Greenland’s First Rainfall Since Recorded History

The territory, Greenland, is the world’s largest island and is located in the Canadian Arctic. Recently, it got its first rainfall since 1950 when they started recording the weather. It was also the third time in history that the temperature was above freezing. Therefore, it was an eventful nine hours in Greenland on Saturday. 

On Saturday, August 14, 2021, it rained in Greenland for nine hours for the first time in 71 years when they started recording their weather. That is because temperatures were above freezing for the rainy period, causing rain and not snow. According to, it’s because of rising temperatures that this happened. Greenland’s average annual temperature is about 25 degrees Fahrenheit (-3.9 degrees Celsius). 

Global warming is congruent with rainfall because it is heating temperatures all across the globe, hence the name global warming. Not only is global warming heating the Earth, but also making ice caps melt. Which is then making sea levels rise. If Greenland’s ice cap melts, it will cause sea levels to grow almost 20 feet (6 meters). Think of it as ice cubes in water melting. The water level does not rise because they are in the water. So the water does not have to displace the volume of the ice cubes.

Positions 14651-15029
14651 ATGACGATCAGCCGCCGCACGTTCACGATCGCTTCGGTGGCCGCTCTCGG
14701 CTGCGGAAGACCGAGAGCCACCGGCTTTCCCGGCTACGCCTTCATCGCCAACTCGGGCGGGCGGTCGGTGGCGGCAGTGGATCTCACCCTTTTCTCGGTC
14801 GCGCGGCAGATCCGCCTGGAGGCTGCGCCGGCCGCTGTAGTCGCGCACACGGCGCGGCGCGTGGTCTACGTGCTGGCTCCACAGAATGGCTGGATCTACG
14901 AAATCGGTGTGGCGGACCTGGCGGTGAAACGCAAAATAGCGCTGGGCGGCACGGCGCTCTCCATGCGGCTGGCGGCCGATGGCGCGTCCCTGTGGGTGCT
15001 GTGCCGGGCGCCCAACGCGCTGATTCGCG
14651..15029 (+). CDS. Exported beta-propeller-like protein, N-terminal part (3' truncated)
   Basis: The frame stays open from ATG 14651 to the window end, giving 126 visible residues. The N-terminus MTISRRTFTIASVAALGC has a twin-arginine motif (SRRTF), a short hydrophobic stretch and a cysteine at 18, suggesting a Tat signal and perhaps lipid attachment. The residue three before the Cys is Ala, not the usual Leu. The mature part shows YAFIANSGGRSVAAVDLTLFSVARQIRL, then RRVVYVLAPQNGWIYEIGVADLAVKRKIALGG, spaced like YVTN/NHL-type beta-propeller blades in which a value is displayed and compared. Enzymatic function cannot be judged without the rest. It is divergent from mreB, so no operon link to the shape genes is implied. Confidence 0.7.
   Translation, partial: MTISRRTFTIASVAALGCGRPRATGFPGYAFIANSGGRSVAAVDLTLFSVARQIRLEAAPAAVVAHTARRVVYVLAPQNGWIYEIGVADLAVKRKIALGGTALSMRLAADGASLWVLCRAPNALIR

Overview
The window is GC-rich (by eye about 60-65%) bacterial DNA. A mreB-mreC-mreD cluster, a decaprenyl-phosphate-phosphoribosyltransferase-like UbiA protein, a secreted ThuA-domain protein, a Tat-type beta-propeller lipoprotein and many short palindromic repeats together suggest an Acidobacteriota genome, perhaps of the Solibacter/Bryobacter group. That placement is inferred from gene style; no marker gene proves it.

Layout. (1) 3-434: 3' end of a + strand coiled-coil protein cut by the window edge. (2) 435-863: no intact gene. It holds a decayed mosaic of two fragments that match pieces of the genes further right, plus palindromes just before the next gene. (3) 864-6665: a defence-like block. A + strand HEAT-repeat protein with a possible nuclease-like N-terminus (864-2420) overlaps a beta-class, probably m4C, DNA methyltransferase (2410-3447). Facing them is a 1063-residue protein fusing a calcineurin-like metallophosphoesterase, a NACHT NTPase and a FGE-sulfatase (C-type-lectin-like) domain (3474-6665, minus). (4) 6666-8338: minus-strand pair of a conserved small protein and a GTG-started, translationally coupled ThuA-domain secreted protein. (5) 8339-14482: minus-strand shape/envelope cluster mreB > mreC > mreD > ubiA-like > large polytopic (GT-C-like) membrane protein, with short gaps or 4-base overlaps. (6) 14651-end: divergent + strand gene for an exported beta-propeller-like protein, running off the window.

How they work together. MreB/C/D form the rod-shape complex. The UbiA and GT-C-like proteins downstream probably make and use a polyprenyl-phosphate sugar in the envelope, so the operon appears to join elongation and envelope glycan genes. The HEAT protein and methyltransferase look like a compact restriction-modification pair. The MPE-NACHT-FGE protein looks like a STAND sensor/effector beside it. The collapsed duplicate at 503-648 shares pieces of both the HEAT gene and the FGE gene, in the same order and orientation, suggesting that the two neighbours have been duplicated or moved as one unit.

Although Greenland gets little sprinkles of rain here and there, the nine-hour rain event does not happen very often. According to, it was also the most recent “melt event” on its ice cap. There were about 7 billion tons of rain that fell on Greenland’s ice cap. Most of the precipitation in Greenland is snow with a chance of light rain or sleet. 

Overall, this was a significant event for Greenland’s ice cap because it is one of the many signs that global warming affects our Earth. However, it’s not just Greenland. It’s also happening in Antarctica and many other places around the world. If the ice caps melt too much, there is the potential for flooding to occur in the world’s coastal cities. 

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